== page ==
Where To Stay In Cairo (An Ultimate Local’s Guide)
From historic neighbourhoods to pyramid and Nile views, here’s my ultimate local’s guide to where to stay in Cairo.
What are the best neighbourhoods to stay in Cairo – and where should you avoid?
There are so many very different districts in this sprawling city. And it all depends on what experience you’re looking for – whether that’s pyramid views or a quiet suburb with historic villas.
I’m an expat who’s lived in Cairo for the past decade and I’ve explored all the different neighbourhoods.
And here’s my insider’s guide to the best places to stay in Cairo – and where to avoid!
This leafy, upscale district sits on an island just across from downtown Cairo. And it’s my favorite for cafe lunches with Nile views, boutique shopping and browsing art galleries.
I always recommend Zamalek as the best place to stay in Cairo, especially for first-timers. It has lots of expats, it’s convenient (to downtown and Giza) and it’s easy to navigate if you don’t speak Arabic.
But it’s not a tourist trap either. Zamalek has plenty of Egyptian history and authentic experiences. It’s a place where you can get an iced latte from a hip cafe – and a falafel sandwich from a local food stand.
Zamalek is perfect for an afternoon of browsing bookstores and antique shops – and for a look at modern, middle-class Egyptian life.
The 26th of July Corridor is the main pathway through this charming island. It’s dotted with shops and cafes. And there are plenty of spots for souvenir shopping, too. Start there for an exploratory wander through the neighbourhood.
There’s lots of sightseeing right in Zamalek at gems like the Aisha Fahmy Palace. The Cairo Opera House is also just a short walk away. Try Zooba for lunch and Fair Trade Egypt for a great selection of handmade Egyptian crafts (from rugs and ceramics to cotton).
What I love: Zamalek is very walkable with lots of quiet, tree-lined streets and a stretch right alongside the Nile. It’s solo female traveler friendly and has lots of great restaurants and shopping.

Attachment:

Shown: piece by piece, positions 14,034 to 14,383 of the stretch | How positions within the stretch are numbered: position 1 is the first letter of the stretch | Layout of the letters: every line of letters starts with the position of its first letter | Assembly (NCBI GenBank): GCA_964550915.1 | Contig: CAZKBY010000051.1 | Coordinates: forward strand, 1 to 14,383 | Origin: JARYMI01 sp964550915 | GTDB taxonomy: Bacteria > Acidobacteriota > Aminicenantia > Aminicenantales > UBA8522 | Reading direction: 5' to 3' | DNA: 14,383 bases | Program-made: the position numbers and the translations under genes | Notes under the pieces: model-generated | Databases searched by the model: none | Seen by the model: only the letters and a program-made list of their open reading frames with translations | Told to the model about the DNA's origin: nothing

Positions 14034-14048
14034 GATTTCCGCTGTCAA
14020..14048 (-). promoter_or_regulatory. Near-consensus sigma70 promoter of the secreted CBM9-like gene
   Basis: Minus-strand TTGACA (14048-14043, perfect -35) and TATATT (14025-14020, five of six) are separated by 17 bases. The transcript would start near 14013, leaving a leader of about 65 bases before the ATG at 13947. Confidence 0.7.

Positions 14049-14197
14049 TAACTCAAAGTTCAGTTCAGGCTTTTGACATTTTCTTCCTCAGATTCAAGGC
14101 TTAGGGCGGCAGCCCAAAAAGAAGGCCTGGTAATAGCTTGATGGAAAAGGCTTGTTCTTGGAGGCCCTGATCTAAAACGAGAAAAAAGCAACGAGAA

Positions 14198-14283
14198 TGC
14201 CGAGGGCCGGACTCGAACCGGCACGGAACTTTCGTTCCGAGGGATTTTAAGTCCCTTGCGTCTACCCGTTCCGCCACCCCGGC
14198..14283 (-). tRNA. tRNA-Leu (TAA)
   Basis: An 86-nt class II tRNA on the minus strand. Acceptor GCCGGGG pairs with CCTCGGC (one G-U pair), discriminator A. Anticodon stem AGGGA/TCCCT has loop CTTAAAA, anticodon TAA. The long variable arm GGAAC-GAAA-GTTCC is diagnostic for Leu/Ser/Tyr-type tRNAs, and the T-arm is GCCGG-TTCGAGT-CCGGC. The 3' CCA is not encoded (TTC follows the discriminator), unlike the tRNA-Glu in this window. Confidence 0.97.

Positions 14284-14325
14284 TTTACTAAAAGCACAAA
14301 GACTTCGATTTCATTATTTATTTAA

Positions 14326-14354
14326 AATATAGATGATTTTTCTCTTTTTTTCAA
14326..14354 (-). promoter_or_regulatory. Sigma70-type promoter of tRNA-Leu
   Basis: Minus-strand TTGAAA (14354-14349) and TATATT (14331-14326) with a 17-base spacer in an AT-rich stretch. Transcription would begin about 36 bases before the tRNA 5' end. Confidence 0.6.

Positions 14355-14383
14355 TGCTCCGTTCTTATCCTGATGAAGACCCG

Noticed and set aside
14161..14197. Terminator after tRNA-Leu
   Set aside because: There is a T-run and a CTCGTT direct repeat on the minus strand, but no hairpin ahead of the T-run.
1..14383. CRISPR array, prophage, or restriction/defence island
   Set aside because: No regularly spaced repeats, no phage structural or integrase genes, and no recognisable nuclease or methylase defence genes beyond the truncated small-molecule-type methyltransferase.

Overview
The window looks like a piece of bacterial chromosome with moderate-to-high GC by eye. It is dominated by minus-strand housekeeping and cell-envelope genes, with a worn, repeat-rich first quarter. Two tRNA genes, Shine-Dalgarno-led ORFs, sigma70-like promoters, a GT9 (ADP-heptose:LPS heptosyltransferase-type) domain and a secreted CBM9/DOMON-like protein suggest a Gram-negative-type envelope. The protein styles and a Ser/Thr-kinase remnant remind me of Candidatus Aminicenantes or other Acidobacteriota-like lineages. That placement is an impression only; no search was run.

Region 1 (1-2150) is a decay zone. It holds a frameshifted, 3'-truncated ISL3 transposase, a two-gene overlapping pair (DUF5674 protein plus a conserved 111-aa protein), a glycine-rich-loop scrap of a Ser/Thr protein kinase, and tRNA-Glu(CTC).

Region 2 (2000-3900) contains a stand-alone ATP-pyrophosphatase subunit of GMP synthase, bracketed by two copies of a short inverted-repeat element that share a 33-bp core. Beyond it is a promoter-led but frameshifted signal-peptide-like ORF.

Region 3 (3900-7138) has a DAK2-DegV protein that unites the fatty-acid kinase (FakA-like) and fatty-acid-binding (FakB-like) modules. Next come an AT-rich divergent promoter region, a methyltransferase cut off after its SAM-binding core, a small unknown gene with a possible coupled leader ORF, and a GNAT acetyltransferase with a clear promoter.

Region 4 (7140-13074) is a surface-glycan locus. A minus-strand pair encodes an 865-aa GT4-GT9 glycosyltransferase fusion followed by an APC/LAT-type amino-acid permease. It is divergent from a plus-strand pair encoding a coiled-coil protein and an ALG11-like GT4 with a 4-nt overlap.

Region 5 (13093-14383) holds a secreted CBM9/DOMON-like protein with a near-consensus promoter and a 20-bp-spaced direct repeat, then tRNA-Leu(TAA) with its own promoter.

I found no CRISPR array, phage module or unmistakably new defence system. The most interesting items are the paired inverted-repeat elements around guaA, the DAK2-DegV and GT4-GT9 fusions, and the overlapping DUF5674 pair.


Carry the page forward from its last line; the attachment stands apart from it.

The downsides: 26th of July is often packed with traffic so allow extra time if you’re heading out of the neighbourhood.
Best hotels in Zamalek:
Stay at the Cairo Marriott Hotel (above) for sweeping views of the Nile and gorgeous dining and gardens at the historic Gezira Palace, an 1869 gem that’s now part of the hotel. It’s my absolute favorite hotel in Zamalek.
The Sofitel Cairo is another gorgeous riverfront hotel with stunning Oriental-style dining right along the Nile. It’s technically in Gezirah (which is on the same island as Zamalek) right next to the Opera House and within walking distance from Zamalek.
How to get there: It’s best to navigate around Zamalek in an Uber. Though the island is small enough to walk across if you like exploring. Keep in mind that traffic is always slow on the 26th of July Corridor so it’s better to walk if you’re headed down that street.
Nearby: Downtown Cairo is just across the river, and Gezira is on the other side of the island.
Maadi is a middle class district with lots of trees and a strip that borders the Nile with picturesque restaurants and plenty of shopping.
It’s also very popular with expats – especially teachers. And lots of places cater to the expat community from expat associations and clubs to souvenir stores.
Maadi has many historic villas and quiet residential streets. Though there’s not much in Maadi that’s traditionally considered a tourist attraction.
Head to Road 9 for shopping and some great little shops to buy souvenirs with clearly marked prices. Unlike the old souq in Khan el Khalili, you don’t have to haggle here. And you’ll find a huge array of restaurants, cafes and little eateries with plenty of vegetarian options, too.
There are lots of nice drinking spots, too, with cocktails and live music. I love Villa 55 – it’s a casual eatery with nice vibes, a bit of history and most importantly – cold beer.
The corniche in Maadi alongside the Nile River offers restaurants with waterfront views. And you can cruise the river in a felucca, a traditional wooden sailboat.
For an evening out in Maadi, take an Uber (avoid the white street taxis) to the Grand Cafe right on the corniche. Hire a felucca boat from that area for a quiet trip down the Nile.